During the 1750s an instrument commonly called the “guittar” became immensely popular in Britain. This was not a guitar as we know it today but a close relative of the cittern:
“Although the guittar came in a variety of designs, most of the surviving examples share the following features: a pear-shaped body with a flat back and a string-length of 42cm; six courses of metal strings, the bottom two being single-strung and the upper four in unison pairs; watch-key tuning, which replaced peg tuning; twelve chromatically placed brass frets; and as a means of transposing song accompaniments, holes drilled through the fingerboard between the first four frets, through which a capo tasto could be fixed” (Coggin 1987, p. 205; see also Armstrong 1908, pp. 5-24, Walsh 1987 and the interesting video by David Kirkpatrick at YouTube).
In the decades before the 1750s plucked string instruments had been totally out of fashion. Only since 1756 an immense flood of books containing music for the “guittar” was published in England and Scotland and it remained in use for more fifty years. During the early years of the 19th century this instrument fell into obscurity and was then replaced by the new six-stringed Spanish guitar.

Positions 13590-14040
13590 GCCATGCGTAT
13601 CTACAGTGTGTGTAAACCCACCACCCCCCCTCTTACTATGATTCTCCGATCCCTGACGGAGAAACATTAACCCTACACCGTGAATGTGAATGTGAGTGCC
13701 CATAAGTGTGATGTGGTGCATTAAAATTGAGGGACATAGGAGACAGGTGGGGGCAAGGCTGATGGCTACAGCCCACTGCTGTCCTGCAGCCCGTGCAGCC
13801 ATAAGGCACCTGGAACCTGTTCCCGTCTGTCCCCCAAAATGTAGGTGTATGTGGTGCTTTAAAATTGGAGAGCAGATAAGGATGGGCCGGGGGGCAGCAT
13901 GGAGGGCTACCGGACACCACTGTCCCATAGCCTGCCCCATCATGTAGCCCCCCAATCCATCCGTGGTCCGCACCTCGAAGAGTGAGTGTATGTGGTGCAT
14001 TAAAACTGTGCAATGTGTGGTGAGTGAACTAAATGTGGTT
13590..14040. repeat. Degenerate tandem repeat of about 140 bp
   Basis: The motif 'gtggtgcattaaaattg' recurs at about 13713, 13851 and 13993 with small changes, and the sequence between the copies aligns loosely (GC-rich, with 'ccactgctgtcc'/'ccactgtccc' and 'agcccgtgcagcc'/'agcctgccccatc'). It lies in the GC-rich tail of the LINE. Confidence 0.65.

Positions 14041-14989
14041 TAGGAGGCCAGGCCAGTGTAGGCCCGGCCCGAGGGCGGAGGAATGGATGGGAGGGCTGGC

The following text in attempt at a history of this instrument. Much of the information used here is taken from contemporary newspaper adverts which were immensely helpful, especially those from the 17th – 18th Century Burney Collection Newspapers. Throughout this work I use the term “guittar”, with two “tt”-s, that was common for most of the time. “Guitar” with one “t” also occurred regularly but not so often. The term “English guit(t)ar” came into use only late in the18th century, mostly to distinguish it from the Spanish guitar. The guittar was of course also quite popular in North America (see Rossi 2001) but I had to leave that out and limit myself to the development in Britain.
In the first part I will deal with the instrument’s introduction in 1753 and its history until the early ’60s. The major protagonists are the actress Maria Macklin who was the first one to play it on stage, Mr. Thomas Call, the first known teacher of the guittar and instrument maker Frederick Hintz who may have been its inventor. Additionally there is a brief overview of the guittar literature published between 1756 and 1763. The second part includes a short account of the history of the guittar until the end of the century as well as chapters about the so-called “Piano Forte Guittar” and about the music teacher and instrument maker Edward Light. Part III is an extensive bibliography of the guittar literature published until 1763 while Part IV offers some biographical sketches of musicians who have written music for this instrument.
First published March 2, 2012